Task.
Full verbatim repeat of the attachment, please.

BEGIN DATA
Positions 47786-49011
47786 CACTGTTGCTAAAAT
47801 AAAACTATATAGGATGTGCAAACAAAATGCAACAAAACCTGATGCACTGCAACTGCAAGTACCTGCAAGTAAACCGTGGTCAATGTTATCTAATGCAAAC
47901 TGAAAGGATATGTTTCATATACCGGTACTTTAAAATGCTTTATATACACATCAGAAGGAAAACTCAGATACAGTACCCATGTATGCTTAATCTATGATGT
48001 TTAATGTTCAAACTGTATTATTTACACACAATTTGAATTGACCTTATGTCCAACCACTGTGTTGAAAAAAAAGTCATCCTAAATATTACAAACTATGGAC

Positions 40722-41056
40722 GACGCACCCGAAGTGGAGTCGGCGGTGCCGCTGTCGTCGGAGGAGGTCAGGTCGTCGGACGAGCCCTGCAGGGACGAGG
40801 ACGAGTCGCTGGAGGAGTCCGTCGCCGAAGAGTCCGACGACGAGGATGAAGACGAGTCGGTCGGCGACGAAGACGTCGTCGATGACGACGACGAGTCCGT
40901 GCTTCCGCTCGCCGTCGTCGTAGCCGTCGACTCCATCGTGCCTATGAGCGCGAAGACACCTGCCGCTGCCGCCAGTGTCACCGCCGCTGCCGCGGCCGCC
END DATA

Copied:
Positions 47786-49011
47786 CACTGTTGCTAAAAT
47801 AAAACTATATAGGATGTGCAAACAAAATGCAACAAAACCTGATGCACTGCAACTGCAAGTACCTGCAAGTAAACCGTGGTCAATGTTATCTAATGCAAAC
47901 TGAAAGGATATGTTTCATATACCGGTACTTTAAAATGCTTTATATACACATCAGAAGGAAAACTCAGATACAGTACCCATGTATGCTTAATCTATGATGT
48001 TTAATGTTCAAACTGTATTATTTACACACAATTTGAATTGACCTTATGTCCAACCACTGTGTTGAAAAAAAAGTCATCCTAAATATTACAAACTATGGAC

Positions 40722-41056
40722 GACGCACCCGAAGTGGAGTCGGCGGTGCCGCTGTCGTCGGAGGAGGTCAGGTCGTCGGACGAGCCCTGCAGGGACGAGG
40801 ACGAGTCGCTGGAGGAGTCCGTCGCCGAAGAGTCCGACGACGAGGATGAAGACGAGTCGGTCGGCGACGAAGACGTCGTCGATGACGACGACGAGTCCGT
40901 GCTTCCGCTCGCCGTCGTCGTAGCCGTCGACTCCATCGTGCCTATGAGCGCGAAGACACCTGCCGCTGCCGCCAGTGTCACCGCCGCTGCCGCGGCCGCC